JNU Sports Office organized the physical fitness training program for the JNU mountaineering Club from 15-25 May 2012 at the sports complex, JNU. The one hour specific fitness training program was designed and implemented by Vikram Singh, Assistant Director, Physical Education for the summer mountaineering trek probables. The program included systematic and scientific exercises for the development of specific muscle group strength endurance and cardio-respiratory capacity required for trekking. Twenty four JNU students attended the said program and they were simultaneously tested on different physical fitness parameters. Trekking related nutritional guidelines were prepared and provided to the JNU students. A quiet encouraging response was received as feedback from the students who attended the program.

Vikram Singh, Assistant Director,
Physical Education, Sports Office, JNU



First International Fascination of Plants Day

18 May, 2012 was celebrated as the first international Fascination of Plants Day at the School of Life Sciences, JNU. Earlier this year, 18th May was internationally decided upon to be celebrated as the "Fascination of Plants Day-2012" under the umbrella of European Plant Science Organization. Over 583 institutions in 39 countries organized various events on this day with 4 countries giving this event their national patronage. In India, under the national coordination of Prof. Neera Bhalla Sarin, Dean, School of Life Sciences, JNU, several institutes and universities, besides JNU, organized functions of general interest to mark the event. In the School of Life Sciences, JNU the target group was school children (classes 6th -12th) mostly of the employees living on the campus and from nearby schools. Around 80 students aged 8-20 participated in the events. The programme started with an introduction to the FoPD-2012 by Dr. Mohd Aslam Yusuf, a UGC-Dr. D. S. Kothari Fellow at SLS, JNU and co-cordinator for the event. He set the tone for a fascinating day ahead for the enthusiastic kids by showing videos of different types of movements in plants that go unnoticed to untrained and unaided eyes. Prof Sarin, while welcoming the children and the chief-guest Prof. K. C. Bansal, Director, National Bureau of Plant Genetic Resources, further delved on the significance of organizing this plant day and the initiative taken up by her to open the laboratories and other research facilities for the school going kids on this day so that they can have a real feel of doing research in plant sciences. The lecture by Prof. Bansal, touched upon many facts and features of plants. At the outset he appreciated the fact of interacting with the children by saying that often it is a big challenge to convey the research efforts of the scientists to children, who are the future of the society, in a comprehensible manner. He discussed various aspects of different types of plants, their evolution, and their traditional and modern uses as food, medicines, and healthy and happy living. He also introduced the children to the judicious use of the promising transgenic plant technologies by citing examples of vitamin A enriched golden rice, edible vaccine carrying banana fruit and pest resistant Bt cotton. By the end of his lecture it was clear to all that Prof. Bansal succeeded against the challenge of connecting scientifically with the thoughts of the children. Dr. Manju Singh, research associate, closed the didactic session with a vote of thanks to all the office staff and students involved in the planning and execution of this event at JNU, specially its vice chancellor Prof. Sudhir Kumar Sopory and the public relations officer Ms. Poonam Kudaisya who supported the event whole-heartedly.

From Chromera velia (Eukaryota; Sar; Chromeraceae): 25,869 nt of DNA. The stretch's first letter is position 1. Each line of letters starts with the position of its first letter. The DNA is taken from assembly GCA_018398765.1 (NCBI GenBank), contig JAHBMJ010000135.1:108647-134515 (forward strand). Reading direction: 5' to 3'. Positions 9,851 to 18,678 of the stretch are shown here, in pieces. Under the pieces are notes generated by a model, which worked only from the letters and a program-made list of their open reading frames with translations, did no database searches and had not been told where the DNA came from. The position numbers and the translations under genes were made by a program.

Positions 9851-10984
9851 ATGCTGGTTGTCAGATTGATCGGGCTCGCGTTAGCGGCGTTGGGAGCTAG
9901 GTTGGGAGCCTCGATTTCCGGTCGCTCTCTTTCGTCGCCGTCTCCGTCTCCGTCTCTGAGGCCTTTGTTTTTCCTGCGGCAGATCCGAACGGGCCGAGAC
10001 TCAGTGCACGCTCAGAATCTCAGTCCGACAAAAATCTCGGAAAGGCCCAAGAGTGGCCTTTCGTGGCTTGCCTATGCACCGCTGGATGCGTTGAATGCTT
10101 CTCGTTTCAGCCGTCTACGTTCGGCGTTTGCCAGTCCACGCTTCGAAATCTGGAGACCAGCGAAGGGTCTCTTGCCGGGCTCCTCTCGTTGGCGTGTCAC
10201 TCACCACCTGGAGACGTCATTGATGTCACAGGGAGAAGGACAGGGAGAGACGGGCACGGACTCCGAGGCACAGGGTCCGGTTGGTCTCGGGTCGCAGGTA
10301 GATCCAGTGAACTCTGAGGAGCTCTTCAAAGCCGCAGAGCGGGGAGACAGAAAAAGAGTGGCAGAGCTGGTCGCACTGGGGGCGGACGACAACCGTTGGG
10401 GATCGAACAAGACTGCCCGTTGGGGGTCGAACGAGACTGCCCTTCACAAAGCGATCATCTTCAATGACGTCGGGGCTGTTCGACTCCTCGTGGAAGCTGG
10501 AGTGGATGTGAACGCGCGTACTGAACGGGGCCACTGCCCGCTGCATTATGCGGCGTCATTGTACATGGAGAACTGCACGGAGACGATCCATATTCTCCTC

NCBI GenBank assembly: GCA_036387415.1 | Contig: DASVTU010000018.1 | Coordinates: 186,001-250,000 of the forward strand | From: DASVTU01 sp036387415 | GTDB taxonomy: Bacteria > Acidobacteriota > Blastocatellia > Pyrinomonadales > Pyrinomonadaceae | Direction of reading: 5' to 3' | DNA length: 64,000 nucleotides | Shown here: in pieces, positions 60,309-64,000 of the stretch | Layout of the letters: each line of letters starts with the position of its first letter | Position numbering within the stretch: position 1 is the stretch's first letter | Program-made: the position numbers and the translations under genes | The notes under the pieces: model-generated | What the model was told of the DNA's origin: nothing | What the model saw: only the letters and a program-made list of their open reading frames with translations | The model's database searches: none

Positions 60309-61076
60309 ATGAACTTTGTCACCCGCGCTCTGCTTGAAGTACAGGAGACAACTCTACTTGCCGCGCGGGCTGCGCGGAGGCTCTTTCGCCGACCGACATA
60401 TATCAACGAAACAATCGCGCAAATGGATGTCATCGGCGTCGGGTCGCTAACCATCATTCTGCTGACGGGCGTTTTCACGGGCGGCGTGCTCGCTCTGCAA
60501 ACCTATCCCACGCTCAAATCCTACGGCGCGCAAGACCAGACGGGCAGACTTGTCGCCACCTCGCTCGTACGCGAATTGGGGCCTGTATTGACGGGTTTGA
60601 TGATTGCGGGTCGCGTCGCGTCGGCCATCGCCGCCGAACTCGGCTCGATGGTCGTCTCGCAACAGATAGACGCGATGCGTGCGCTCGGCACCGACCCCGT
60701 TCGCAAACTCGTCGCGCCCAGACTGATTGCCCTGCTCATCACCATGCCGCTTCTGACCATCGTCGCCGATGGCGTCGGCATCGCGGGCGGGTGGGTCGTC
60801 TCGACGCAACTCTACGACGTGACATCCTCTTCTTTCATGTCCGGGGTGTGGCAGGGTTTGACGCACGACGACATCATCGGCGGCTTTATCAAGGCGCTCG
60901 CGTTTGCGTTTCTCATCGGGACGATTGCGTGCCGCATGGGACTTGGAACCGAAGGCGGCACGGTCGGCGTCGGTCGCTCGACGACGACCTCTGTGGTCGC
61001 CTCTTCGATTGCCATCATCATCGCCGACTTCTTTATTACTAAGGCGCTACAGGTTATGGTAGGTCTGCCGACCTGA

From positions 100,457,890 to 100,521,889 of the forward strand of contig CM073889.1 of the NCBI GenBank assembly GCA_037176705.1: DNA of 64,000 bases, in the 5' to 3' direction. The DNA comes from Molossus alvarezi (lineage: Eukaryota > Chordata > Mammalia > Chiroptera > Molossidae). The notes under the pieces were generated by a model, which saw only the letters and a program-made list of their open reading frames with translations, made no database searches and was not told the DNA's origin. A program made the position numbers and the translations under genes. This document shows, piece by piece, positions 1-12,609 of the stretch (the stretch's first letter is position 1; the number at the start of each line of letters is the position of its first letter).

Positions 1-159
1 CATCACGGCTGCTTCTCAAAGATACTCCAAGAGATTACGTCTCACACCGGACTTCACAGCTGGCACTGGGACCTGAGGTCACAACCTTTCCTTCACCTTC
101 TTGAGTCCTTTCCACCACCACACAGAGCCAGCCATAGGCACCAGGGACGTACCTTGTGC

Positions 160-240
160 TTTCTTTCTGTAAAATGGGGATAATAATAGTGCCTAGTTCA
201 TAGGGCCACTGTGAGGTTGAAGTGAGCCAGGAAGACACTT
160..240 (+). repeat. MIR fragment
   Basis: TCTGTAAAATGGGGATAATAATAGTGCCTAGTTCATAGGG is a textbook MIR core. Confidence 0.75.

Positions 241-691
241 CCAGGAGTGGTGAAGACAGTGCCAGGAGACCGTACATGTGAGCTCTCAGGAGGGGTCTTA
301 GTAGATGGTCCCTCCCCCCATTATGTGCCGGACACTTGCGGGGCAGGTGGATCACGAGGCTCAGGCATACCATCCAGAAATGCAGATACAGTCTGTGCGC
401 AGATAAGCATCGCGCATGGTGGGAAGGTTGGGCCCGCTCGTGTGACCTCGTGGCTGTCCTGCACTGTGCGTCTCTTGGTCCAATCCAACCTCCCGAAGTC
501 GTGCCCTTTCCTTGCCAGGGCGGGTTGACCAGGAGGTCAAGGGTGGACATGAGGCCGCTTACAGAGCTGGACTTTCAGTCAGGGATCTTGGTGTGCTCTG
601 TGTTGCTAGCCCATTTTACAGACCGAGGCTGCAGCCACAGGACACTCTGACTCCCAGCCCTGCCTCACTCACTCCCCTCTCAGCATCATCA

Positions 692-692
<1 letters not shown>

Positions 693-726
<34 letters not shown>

The occasion also provided experiential learning to the children by taking them around the SLS and introducing them to the ways and means of doing research in plant tissue culture and genetic engineering. They were shown the laboratories, tissue culture rooms, transgenic facility, and the plant nursery. The day was rounded off by providing snacks to the children who ventured out on a scorching-hot summer vacation to quench their thirst for plant science research. As a token of remembrance they were handed potted plants of the medicinally important Aloe vera and Tulsi, to nurture with care and learn about their medicinal uses, for which Mr. Sunil Kumar of the horticulture department was thanked. The occasion was a grand success.

Neera Bhalla Sarin, Professor,
School of Life Sciences